The typographic use of bullets and dingbats is conceptually unknown to typists. Lists are at the core of non-fiction and blog typography. Bulleted lists are an extremely effective means of attracting the reader’s attention—as are numbered lists. In fact, there has been a lot of study to find out what readers see and respond to.
There are specific paragraph types you can use effectively to attract the reader’s eye or to re-attract it if it is wandering in boredom.
The readership order of paragraphs goes like this:
- First, picture captions—
- Everyone looks at the pictures first.
- Photos are checked out before drawings, unless the illustrations are exceptional.
- The caption should be the synopsis of the major benefit in the story to the reader.
- Second, headlines—primarily because of size and placement. The headline should also be the synopsis of the major benefit in the story to the reader. No reader reads everything. You need to get the attention of the people who will benefit from reading this particular article or chapter. You need to tell them why this story is important to them.
- Third, callouts or pull quotes—these are quotes pulled from the copy or statements about the copy that are enlarged to the point where they become interesting graphics in their own right. They are exceptionally valuable in pages of nothing but body copy—to capture the wandering eye. Care must be taken. An improperly pulled quote can change the editorial focus of the article.
- Fourth, bulleted or numbered lists—like this one. Bulleted lists are read by scanning readers before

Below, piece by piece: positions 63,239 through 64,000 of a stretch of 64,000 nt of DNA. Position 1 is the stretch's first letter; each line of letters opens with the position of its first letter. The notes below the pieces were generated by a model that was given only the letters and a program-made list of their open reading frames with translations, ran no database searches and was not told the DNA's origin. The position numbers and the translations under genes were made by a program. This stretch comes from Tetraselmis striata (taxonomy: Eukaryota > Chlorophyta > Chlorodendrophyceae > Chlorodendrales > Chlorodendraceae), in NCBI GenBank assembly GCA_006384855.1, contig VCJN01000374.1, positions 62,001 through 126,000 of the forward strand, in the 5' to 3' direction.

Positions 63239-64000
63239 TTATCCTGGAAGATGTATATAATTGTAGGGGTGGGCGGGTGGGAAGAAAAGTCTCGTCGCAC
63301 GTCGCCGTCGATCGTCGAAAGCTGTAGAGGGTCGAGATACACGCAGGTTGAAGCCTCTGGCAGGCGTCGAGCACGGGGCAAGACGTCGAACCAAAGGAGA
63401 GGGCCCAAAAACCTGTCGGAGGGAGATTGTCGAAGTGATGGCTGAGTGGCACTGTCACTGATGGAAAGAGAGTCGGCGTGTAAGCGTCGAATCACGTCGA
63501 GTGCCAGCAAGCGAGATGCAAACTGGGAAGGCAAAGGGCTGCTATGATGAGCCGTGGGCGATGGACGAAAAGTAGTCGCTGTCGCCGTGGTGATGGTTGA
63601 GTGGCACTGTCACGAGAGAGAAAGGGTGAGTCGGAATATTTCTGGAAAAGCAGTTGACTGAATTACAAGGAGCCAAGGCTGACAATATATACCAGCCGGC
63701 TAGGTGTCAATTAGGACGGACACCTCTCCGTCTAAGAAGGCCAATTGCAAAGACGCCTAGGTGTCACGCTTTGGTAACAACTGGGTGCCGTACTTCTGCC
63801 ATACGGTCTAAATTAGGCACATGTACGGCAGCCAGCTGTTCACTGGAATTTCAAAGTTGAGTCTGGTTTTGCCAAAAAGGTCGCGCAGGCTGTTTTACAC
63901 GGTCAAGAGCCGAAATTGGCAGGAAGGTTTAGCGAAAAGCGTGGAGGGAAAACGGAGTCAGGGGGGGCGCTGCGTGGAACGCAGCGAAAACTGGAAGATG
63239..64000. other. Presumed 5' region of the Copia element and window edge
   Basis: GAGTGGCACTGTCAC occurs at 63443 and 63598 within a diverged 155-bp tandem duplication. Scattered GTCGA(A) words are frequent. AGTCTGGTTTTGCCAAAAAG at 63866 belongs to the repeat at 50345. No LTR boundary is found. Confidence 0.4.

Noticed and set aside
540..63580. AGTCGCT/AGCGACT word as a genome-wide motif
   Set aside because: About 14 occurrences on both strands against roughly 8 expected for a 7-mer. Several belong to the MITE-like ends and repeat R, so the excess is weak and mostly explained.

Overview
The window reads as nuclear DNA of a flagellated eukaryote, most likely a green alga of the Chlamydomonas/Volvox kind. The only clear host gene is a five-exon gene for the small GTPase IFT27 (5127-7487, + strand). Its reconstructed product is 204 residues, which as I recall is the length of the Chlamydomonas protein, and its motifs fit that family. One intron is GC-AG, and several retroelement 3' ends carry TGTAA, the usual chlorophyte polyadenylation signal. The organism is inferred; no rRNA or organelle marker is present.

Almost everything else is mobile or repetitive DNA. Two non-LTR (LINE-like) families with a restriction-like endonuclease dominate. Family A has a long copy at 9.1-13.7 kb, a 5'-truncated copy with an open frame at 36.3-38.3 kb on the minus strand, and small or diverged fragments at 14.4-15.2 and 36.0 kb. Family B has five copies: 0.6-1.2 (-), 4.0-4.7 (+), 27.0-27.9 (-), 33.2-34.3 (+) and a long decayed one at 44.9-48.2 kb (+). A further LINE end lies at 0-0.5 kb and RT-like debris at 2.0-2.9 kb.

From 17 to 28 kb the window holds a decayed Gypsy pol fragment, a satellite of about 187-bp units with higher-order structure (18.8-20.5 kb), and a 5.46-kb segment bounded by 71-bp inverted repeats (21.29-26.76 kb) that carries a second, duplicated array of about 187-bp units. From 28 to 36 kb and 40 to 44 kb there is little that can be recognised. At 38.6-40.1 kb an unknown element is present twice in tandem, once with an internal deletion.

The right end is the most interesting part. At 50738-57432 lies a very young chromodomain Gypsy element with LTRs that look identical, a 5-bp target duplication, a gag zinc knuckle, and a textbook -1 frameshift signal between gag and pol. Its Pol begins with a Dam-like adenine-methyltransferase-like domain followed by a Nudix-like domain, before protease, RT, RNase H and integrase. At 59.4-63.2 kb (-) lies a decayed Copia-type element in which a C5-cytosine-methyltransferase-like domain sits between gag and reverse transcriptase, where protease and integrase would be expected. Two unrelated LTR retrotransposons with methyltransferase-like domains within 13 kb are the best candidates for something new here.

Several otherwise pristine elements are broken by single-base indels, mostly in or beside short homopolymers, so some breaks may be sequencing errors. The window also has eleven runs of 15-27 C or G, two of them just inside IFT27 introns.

- drop caps
- Pull quotes
With typesetting we have even more options than simple bullets. Dingbats are fonts made up of graphics. Every keystroke is a different graphic. Zapf Dingbats is a font that almost everyone has on a Mac. The ones above are from three of the MiniPics fonts. Almost everyone has several dingbat fonts, even if they don’t know it.
Font creation programs allow you to use a logo in a font. Programs like Fontographer and FontLab are the professional programs, but simple programs like TypeTool and SigMaker can do this easily. Top-quality dingbat fonts are a good way to pick up a collection of clip art that can be used as you type. For a time, dingbat fonts became one of the best sources of fashionable art. Using dingbats for bullets increases the attraction of the list. Just be careful that the reader is led to read the copy and not simply be amused by your graphic.
Often dingbats are graphic enough to make excellent starts or pieces of logos: You may want to buy several of these resources. MyFonts.com has a huge collection. Several type designers specialize in dingbats.
eReaders often have trouble with lists
They commonly make all numbered lists into one long list of numbers throughout the entire book. It has been impossible, upon occasion, to restart the numbers for numbered lists. Most ereaders do not handle custom bullets. Blogs have troubles also because HTML is very limited.